Notoriously known to work with recognised artisans, creating bespoke textiles, designer Nicholas Daley has teamed up with British quilting brand Lavenham to create a S/S 21 capsule collection. Following on from their previous collaboration, which saw both Daley and Lavenham collaborate on a UK Sound System-themed collection, Daley looked to reggae legend Peter Tosh as a starting point to draw relations from fashion's ever-changing bond with music.
Finding new ways to communicate his language that is synonymous with craft, Daley has explored traditional Japanese craftsmanship by incorporating the 400-year-old native embroidery technique Sashiko. Although sounding technical, the Japanese initially used Sashiko to keep warm in the harsh winter months and is as simple as putting two or more layers of cloth together, sewn with running stitches, to create small air pockets in the clothing, ultimately trapping much-needed warmth and heat. Uniting through a shared sense of traditionalist values and appreciation for craftsmanship, the techniques and quilting of Sashiko mirror Lavenham's approach to design as a whole.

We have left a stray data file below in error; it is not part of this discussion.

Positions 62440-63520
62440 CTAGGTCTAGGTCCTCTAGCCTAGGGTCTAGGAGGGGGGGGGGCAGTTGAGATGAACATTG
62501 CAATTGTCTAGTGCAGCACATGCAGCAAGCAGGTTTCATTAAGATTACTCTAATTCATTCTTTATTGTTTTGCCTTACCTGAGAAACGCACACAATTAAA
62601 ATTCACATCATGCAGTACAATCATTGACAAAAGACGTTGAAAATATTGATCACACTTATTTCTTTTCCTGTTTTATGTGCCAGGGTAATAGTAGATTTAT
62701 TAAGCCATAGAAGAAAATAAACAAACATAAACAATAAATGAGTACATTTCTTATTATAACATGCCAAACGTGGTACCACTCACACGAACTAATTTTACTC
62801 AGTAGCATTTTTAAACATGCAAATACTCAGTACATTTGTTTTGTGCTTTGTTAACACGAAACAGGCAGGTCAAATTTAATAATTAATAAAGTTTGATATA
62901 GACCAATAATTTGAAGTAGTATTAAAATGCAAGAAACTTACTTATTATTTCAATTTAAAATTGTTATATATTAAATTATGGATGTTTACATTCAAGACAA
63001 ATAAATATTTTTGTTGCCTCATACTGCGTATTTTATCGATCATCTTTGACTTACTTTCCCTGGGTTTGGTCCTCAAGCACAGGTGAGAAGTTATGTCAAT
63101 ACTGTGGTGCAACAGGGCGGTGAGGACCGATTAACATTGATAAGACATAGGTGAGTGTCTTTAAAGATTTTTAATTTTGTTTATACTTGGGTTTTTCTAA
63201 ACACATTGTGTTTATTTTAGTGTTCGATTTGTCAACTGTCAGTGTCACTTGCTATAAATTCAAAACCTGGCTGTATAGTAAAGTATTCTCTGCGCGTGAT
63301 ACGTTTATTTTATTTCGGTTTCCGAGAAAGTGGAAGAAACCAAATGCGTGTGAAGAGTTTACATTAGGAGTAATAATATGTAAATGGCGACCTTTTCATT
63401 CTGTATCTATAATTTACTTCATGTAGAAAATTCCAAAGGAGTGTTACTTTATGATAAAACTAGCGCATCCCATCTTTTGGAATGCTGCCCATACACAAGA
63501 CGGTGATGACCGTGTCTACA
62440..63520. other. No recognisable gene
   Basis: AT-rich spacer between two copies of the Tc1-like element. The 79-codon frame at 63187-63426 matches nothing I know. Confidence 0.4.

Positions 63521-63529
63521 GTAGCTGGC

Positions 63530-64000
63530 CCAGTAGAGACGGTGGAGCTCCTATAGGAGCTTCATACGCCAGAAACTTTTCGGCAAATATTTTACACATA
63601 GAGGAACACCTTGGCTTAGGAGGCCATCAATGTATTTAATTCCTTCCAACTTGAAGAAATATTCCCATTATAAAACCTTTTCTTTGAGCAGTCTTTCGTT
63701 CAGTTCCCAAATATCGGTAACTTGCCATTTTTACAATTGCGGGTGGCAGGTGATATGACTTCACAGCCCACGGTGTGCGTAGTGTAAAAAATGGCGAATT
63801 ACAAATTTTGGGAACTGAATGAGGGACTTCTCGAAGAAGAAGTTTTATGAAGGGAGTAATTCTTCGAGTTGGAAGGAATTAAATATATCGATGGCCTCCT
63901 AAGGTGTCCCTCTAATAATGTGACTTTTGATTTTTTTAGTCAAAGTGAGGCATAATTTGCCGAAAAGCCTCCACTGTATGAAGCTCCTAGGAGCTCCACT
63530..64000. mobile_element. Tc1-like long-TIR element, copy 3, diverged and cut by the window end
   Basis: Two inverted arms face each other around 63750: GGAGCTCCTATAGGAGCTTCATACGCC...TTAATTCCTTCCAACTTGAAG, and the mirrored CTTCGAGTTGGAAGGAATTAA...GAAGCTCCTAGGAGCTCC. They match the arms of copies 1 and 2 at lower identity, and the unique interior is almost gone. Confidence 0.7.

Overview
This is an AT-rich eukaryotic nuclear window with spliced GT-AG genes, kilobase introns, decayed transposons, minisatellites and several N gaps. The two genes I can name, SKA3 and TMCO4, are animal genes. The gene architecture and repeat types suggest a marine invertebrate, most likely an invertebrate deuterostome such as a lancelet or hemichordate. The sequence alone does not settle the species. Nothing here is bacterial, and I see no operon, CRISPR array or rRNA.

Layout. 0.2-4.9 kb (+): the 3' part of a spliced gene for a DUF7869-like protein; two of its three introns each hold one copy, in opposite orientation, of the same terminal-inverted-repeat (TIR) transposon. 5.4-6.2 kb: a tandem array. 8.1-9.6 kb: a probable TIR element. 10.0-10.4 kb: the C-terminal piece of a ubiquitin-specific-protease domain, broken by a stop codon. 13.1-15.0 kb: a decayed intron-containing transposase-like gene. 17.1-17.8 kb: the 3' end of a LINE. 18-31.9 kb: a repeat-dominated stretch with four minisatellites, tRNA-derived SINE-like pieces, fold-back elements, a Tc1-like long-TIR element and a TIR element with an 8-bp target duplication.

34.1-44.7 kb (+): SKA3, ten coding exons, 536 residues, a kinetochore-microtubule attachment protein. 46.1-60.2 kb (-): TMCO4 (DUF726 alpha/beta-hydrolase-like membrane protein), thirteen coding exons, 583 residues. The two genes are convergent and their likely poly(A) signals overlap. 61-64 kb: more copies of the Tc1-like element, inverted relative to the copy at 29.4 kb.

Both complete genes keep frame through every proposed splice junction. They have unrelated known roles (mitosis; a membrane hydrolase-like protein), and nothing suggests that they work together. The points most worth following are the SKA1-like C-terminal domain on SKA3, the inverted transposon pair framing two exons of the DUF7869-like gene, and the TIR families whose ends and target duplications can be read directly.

The Lavenham capsule collection features two gilets, two jackets, and a couple of accessories and forms as part of Daley's Stepping Razor S/S 21, which also fittingly reflects British and Japanese design. To tie in Daley's references, the collection's imagery features London-based drummer from the Jazz group Sons of Kemet, Edward Hick, doing what he does best (yes, a few drums are in sight). Hick's relevance to the collection highlights the significance of music's relationship with fashion and Daley's inspirations behind the pieces designed (namely musician Peter Tosh).